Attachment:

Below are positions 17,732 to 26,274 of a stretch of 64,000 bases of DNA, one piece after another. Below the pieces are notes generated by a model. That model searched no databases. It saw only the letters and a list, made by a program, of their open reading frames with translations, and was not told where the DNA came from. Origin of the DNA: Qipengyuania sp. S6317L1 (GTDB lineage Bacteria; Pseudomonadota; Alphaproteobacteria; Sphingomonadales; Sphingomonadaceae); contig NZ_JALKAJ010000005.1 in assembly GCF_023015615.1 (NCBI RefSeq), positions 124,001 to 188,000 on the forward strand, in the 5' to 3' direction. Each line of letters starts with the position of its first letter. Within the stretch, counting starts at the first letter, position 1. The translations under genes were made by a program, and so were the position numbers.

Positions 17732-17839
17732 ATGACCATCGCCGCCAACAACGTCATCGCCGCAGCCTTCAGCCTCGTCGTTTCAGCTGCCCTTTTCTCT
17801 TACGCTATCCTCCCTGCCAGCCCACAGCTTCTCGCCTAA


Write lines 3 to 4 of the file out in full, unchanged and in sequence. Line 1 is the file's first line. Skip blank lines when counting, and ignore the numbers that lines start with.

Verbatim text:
17732 ATGACCATCGCCGCCAACAACGTCATCGCCGCAGCCTTCAGCCTCGTCGTTTCAGCTGCCCTTTTCTCT
17801 TACGCTATCCTCCCTGCCAGCCCACAGCTTCTCGCCTAA